Mercedes is simplifying its lineup by replacing the old C-Class and current E-Class Coupes with one two-door model that will wear the CLE badge and offer sleeker styling for Benz buyers who want something a little different from an ordinary sedan. But it looks like the differences don’t extend to the interior.
Our spy photographers snapped the still-disguised CLE out testing in Germany again, but this time they also managed to grab some shots of the interior. And those photos suggest that from the driver’s seat there’ll be little to distinguish the coupe from the sedan.
The dashboard, twin digital screen setup, and air vents appear to have been carried straight across without significant changes. That might be slightly disappointing if the C-Class sedan’s interior wasn’t so stylish. Unlike rival BMW’s latest dashboards, which merge the digital instrument cluster with the main console touchscreen to create one huge rectangular digital display, Merc’s design team opted to keep the two separate.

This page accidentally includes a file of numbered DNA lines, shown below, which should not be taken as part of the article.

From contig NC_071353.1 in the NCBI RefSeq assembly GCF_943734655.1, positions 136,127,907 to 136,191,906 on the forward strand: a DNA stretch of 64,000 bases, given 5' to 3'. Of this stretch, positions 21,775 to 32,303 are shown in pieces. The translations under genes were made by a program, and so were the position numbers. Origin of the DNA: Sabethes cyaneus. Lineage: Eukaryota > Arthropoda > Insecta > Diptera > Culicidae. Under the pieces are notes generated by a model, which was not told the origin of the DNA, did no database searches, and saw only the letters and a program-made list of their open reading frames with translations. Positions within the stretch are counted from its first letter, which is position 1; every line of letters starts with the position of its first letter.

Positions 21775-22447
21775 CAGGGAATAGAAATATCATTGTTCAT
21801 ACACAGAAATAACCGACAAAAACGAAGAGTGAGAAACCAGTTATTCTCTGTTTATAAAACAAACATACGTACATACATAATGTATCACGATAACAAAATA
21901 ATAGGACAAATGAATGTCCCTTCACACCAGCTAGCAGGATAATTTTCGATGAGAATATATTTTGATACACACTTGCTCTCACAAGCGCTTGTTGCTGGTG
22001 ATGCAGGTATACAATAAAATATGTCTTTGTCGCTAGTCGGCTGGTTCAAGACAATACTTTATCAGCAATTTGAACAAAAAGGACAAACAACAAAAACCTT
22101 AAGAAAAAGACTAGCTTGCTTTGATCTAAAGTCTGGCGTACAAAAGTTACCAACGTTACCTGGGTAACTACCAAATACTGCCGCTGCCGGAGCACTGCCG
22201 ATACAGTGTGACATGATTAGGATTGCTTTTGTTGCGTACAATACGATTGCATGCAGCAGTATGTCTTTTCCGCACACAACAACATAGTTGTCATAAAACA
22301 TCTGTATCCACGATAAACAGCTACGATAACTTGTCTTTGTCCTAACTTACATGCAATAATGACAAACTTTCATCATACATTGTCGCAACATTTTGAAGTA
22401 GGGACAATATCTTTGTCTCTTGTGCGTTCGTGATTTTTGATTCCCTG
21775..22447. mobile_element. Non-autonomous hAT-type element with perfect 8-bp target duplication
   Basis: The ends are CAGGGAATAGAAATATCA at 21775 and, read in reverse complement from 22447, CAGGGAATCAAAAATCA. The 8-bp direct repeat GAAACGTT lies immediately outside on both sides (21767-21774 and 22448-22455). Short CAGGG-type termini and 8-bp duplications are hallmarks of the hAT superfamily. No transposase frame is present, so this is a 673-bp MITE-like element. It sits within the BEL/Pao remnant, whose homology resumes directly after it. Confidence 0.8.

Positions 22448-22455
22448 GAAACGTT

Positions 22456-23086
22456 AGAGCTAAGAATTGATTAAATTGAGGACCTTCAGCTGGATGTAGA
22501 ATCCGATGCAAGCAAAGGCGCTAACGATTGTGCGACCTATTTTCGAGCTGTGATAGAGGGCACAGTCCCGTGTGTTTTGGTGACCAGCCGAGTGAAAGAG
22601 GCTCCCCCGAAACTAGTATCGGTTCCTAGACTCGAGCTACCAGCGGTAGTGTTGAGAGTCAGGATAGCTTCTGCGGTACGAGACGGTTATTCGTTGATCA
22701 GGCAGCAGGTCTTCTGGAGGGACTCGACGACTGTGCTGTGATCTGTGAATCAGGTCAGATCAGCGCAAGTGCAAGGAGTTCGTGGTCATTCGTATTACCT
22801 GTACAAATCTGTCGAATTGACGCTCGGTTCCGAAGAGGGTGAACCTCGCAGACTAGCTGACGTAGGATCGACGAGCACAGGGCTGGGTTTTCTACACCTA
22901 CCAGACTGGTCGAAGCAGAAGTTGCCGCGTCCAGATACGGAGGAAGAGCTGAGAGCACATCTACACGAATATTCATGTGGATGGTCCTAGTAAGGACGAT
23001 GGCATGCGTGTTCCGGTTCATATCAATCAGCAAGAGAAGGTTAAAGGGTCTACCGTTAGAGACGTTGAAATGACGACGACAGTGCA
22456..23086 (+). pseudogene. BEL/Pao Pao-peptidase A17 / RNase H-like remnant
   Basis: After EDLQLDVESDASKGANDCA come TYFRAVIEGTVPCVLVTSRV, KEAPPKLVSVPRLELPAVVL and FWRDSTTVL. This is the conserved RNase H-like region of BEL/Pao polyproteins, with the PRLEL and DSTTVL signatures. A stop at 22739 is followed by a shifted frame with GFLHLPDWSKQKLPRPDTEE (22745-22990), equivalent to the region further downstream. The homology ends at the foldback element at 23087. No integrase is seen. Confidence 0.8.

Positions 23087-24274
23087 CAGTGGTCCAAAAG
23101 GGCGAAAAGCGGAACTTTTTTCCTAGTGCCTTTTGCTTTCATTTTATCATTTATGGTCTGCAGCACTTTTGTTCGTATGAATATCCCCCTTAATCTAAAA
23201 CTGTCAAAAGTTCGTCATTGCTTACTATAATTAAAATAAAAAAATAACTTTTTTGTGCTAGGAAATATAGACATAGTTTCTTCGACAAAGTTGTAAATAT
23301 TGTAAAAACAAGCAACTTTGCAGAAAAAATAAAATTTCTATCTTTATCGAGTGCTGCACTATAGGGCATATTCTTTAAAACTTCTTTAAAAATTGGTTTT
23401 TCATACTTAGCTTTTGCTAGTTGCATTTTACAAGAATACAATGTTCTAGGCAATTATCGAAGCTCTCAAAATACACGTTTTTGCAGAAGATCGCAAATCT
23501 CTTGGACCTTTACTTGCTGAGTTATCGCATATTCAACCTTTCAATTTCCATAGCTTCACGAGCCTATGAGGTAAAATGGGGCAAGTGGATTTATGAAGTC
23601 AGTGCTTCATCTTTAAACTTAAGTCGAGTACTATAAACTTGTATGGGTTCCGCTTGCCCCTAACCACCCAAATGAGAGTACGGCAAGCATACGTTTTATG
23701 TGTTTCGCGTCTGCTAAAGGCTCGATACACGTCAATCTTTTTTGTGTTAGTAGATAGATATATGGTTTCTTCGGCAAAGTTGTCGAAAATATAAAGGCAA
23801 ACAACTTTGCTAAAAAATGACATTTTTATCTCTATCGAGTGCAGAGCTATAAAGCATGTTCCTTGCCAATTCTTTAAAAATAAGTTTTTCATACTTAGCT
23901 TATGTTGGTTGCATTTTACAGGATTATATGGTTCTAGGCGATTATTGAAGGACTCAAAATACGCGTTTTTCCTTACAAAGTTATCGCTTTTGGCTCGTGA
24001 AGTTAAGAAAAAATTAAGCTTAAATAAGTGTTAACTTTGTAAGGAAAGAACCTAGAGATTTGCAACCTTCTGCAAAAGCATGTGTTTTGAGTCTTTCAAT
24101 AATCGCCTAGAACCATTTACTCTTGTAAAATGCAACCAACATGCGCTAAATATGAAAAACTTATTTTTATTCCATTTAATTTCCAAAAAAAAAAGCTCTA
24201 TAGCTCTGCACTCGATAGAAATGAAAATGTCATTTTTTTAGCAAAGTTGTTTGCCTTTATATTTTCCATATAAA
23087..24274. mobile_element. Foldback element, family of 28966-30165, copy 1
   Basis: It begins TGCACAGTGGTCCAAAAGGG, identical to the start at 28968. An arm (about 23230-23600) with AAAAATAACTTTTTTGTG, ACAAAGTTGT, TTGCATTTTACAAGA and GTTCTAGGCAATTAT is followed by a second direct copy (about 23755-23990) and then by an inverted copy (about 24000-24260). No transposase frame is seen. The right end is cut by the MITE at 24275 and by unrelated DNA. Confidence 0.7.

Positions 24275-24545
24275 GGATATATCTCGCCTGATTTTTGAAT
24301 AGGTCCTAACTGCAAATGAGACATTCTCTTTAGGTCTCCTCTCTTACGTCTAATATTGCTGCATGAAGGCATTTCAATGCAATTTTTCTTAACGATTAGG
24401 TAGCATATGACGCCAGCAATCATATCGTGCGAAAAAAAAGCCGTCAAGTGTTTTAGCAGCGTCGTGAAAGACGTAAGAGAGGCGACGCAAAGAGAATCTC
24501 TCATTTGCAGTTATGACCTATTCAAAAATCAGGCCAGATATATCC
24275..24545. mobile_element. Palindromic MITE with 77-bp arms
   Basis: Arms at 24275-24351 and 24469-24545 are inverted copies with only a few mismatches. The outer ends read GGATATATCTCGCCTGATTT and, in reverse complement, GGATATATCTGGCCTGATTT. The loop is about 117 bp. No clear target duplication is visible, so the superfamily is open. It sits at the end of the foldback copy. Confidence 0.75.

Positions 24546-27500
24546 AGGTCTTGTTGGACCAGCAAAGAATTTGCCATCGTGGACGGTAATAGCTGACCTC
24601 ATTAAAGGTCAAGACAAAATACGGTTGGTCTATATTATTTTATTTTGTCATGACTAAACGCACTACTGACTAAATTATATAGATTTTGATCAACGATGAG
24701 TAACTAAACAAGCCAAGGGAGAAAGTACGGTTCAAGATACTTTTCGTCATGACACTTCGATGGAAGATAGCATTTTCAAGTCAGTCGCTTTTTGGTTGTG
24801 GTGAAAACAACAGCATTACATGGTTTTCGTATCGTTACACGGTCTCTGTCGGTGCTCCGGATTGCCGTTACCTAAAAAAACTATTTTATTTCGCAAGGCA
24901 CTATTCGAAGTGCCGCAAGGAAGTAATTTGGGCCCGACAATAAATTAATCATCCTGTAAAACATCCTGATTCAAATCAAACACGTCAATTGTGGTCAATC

And rather than mount the touchscreen high up on the dash, they located it lower down on the console below the central air vents so that the virtual buttons for functions would be in the same place physical buttons used to be.
The CLE’s chassis and powertrains will also mirror those of the sedan, and, depending on the market, could range from a turbocharged 2.0-liter four-cylinder engine developing 255 hp (190 kW / 258 PS) and 295 lb-ft (400 Nm) of torque in base versions to 402 hp (300 kW / 408 PS) and 369 lb-ft (500 Nm) for the C43 with its electric-turbo four-cylinder engine. There’ll also be a C63 that’ll use the same powertrain as the C63 sedan Mercedes is currently teasing ahead of this week’s launch. But don’t go getting your hopes up for a V8: even the C63 has downsized to a 2.0-liter turbo four for this generation.
Where the CLE will differ from the C-Class sedan is, of course, in the way it looks on the outside. The CLE coupe pictured here, and the CLE cabriolet will feature two doors with frameless glass and a lower roofline than the sedan. And judging from these spy shots they’ll also get a set of door mirrors that makes it look like someone has rammed an inverted golf club through each doorskin.
Do you think Mercedes should have tried harder to differentiate the interior of the CLE from the C-Class sedan? Let us know by leaving a comment below.